We are examining a Symptoms & Side Effects family members of LRRK2-PD patients looking for clinical features indicating differences between mutation carriers and non-carriers. Changes in metabolic patterns in blood and spinal fluid between LRRK2 patients and a Symptoms & Side Effects family members may help us find the crucial biochemical abnormality in brain which starts the disease. Furthermore, this may be used as a marker for PD and other neurodegenerative diseases to predict the disease progression.
Mutations in the LRRK2 gene are the most common known genetic cause of PD. In Central Norway where Trondheim is major city we have more than 100 LRRK2 mutation carriers, some are affected and many are still unaffected, healthy persons. These family members have been invited to participate in study where we will the differences between those who develop PD early in life and those who never get affected. This may be due to environmental factor or to metabolic causes. Therefore, these family members will come to a standardized interview focused on exposures to toxins and environmental risk factors. They are also willing to participate in a number of clinical examinations which include blood and urine samples, lumbar punctures, brain MRI scans, skin biopsies for developing stem cells, and some will also be sent for brain PET scanning.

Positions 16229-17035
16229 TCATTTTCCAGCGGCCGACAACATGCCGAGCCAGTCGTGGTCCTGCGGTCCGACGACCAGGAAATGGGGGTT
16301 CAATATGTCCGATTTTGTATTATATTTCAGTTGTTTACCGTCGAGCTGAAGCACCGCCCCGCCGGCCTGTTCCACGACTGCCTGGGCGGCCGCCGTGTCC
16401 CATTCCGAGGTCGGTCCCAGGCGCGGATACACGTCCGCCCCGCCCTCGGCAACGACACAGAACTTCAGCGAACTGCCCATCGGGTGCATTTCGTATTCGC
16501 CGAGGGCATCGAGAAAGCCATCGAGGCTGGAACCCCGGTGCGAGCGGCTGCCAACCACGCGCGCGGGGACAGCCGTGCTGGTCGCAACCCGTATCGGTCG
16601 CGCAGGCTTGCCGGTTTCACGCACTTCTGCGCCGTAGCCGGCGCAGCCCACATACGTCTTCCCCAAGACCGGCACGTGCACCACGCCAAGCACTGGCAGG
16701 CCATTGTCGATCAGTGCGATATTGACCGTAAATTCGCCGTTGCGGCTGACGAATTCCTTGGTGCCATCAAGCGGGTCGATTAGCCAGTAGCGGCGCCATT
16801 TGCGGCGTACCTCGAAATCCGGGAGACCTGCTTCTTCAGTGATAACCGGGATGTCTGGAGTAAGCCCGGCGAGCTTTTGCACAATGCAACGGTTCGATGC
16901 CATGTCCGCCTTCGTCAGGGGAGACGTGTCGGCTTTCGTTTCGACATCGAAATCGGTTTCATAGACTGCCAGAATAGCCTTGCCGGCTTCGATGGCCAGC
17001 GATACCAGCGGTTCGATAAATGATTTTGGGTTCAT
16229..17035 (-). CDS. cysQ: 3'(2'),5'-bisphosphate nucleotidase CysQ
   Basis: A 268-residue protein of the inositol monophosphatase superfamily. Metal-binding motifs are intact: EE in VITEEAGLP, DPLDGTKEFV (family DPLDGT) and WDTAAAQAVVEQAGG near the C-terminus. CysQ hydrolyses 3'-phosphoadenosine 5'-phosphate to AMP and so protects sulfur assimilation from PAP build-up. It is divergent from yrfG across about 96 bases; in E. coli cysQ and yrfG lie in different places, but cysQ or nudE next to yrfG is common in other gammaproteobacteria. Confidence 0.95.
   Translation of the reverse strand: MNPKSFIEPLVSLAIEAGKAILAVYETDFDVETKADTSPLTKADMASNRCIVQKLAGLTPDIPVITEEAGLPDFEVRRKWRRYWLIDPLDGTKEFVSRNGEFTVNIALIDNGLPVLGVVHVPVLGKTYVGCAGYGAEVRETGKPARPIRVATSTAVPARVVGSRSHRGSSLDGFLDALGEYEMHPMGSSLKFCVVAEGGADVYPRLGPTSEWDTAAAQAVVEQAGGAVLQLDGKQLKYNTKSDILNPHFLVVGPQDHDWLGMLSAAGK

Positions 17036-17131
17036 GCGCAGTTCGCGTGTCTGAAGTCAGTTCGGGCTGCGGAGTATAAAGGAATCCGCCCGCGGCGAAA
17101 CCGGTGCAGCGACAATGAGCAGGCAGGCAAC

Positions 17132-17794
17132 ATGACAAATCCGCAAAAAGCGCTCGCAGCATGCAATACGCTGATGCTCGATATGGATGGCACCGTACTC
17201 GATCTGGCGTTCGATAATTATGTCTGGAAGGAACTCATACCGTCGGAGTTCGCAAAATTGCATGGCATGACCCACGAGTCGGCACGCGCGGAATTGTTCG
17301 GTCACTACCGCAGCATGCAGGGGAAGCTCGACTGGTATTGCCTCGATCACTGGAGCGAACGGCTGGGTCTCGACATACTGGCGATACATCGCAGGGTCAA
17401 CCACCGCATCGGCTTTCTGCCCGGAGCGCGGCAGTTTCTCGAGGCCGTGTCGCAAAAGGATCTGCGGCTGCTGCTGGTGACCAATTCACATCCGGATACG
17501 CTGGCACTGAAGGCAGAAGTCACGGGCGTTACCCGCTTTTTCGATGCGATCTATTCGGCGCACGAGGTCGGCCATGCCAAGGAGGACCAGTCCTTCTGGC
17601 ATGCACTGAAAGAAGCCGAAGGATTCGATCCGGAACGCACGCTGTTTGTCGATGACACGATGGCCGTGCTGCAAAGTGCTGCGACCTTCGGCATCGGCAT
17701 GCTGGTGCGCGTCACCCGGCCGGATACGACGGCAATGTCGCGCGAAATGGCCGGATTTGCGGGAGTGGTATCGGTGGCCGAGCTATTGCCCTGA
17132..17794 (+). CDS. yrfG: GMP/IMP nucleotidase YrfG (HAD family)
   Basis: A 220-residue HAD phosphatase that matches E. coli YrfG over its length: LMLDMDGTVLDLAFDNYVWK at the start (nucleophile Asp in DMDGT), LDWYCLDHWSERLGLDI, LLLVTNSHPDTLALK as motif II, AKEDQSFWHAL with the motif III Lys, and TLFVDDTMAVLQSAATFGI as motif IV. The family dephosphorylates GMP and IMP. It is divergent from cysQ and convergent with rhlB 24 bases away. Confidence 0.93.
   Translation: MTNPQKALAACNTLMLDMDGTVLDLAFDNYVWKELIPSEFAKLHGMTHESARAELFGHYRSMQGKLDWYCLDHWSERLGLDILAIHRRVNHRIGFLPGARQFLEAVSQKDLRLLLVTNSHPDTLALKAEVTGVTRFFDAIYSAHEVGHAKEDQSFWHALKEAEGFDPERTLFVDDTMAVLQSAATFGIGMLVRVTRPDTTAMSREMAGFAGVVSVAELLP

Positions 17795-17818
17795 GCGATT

Relevance to Diagnosis/Treatment of Parkinson’s Disease:
Today there is no test for Parkinson’s disease. We know that most of our healthy LRRK2 mutation carriers one day will end up developing PD. By studying these healthy persons we will hopefully find important differences in critical biochemical processes that may be related to the disease generating process. That may be due to a gain or loss of some substances in the brain. If finding such an abnormal event it will allow us to start developing drugs that might slow down the progression of PD.
This project will probably show that PD starts many years before the patients develop tremor, stiffness of the body or any other symptoms. We expect to find critical biochemical differences between those who are close to developing disease and those who get the disease late in life. We also expect that the disease generating process in LRRK2 PD will share the same biochemical processes as in non-genetic types of PD or so-called sporadic PD.